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Miss. man cleared in 1990s child murder case

Levon Brooks, who spent 16 years in Mississippi’s prison system for a crime he didn’t commit, was exonerated Thursday, receiving an apology from a prosecutor.

“I can’t give you your life back, but I want you to know I believed in what I was doing. For whatever part I played in your prosecution, I’m truly sorry,” District Attorney Forrest Allgood told Brooks during a hearing in Macon to dismiss rape and capital murder charges.

Brooks, 44, was convicted in 1992 and sentenced to life in prison for the murder of 3-year-old Courtney Smith, the child of his former girlfriend. Last month, Justin Albert Johnson allegedly confessed to the child’s 1990 murder and a second child killing that occurred two years later.

Brooks, of Brooksville, had little to say after the hearing in Noxubee County Circuit Court before Judge Lee Howard. When asked about Allgood’s apology, he responded, “I accept it.”

As for his future, Brooks said he’s focused on caring for his elderly mother.

Evidence against Brooks included an eyewitness, who has since said she’s not certain if Brooks was the man who abducted her sister, and the testimony of Dr. Michael West, a forensic odontologist who has come under intense criticism for his testimony in criminal cases. West testified that bite marks on the victim’s body were caused by Brooks.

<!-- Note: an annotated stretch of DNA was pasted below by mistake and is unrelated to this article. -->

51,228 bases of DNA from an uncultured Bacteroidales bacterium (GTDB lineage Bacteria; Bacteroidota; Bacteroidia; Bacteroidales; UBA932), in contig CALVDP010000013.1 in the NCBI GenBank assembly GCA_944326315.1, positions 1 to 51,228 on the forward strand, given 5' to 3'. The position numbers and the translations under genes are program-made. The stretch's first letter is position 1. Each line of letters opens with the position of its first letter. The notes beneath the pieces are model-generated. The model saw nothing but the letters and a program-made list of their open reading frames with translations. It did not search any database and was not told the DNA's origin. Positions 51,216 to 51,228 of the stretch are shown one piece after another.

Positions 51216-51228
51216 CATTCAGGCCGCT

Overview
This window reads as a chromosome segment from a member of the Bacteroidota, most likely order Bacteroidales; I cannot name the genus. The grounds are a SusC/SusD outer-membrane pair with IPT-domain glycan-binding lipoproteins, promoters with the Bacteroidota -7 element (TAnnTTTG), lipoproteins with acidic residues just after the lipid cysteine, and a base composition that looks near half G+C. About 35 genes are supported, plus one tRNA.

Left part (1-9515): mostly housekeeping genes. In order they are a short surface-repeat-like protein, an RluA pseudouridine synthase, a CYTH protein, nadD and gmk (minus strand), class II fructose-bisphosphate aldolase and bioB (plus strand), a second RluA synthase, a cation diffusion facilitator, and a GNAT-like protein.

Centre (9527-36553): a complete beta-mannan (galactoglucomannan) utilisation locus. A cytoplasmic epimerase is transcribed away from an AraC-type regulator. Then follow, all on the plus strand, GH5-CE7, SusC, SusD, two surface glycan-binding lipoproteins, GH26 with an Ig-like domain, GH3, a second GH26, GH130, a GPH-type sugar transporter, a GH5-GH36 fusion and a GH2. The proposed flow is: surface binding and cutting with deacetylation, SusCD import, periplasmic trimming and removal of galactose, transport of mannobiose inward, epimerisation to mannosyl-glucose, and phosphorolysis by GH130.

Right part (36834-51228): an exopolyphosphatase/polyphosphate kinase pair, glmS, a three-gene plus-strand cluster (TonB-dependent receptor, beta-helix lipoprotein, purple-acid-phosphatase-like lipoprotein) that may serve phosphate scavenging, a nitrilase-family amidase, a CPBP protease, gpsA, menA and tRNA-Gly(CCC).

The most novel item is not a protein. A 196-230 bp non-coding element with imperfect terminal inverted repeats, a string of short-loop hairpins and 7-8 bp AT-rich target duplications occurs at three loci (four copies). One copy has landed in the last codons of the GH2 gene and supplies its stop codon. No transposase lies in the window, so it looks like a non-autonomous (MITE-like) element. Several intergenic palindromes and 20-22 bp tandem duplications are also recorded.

State Pathologist Steven Hayne initially identified the bite marks during his autopsy of the girl, but defense attorneys in the case say the marks couldn’t have been caused by human teeth as they occurred after the child had drowned in the creek where she was discarded.

An assistant who answered the phone at Hayne’s Rankin County office said he wasn’t available. West didn’t return a call made to his Hattiesburg office on Thursday.

About 50 people gathered at the courthouse in Macon, including lawyers from the Innocence Project, which takes on the cases of inmates believed to be wrongly imprisoned.

Brooks’ exoneration comes weeks after another Brooksville man, Kennedy Brewer, was cleared in the 1992 murder of Christine Jackson. Brewer had been sentenced to death for the slaying. However, DNA evidence proved that he didn’t rape the child and he was eventually removed from death row and released from prison last year.

A panel of experts, at the request of the Innocence Project, reviewed the evidence in Brewer’s case and concluded the marks on Christine’s body were likely caused by insects or animals nibbling on the decomposing body which was left in a pond.

Authorities say the semen found on Christine’s body matched Johnson’s DNA. Johnson allegedly confessed to the murder after authorities confronted him with the DNA evidence. He’s only been charged in Christine’s death. Allgood has said a grand jury will decide whether to indict Johnson in Courtney’s murder.

Innocence Project co-director Peter Neufeld again criticized Hayne and West about the misidentified bite marks.

“They’ll say anything you want them to say,” Neufeld said.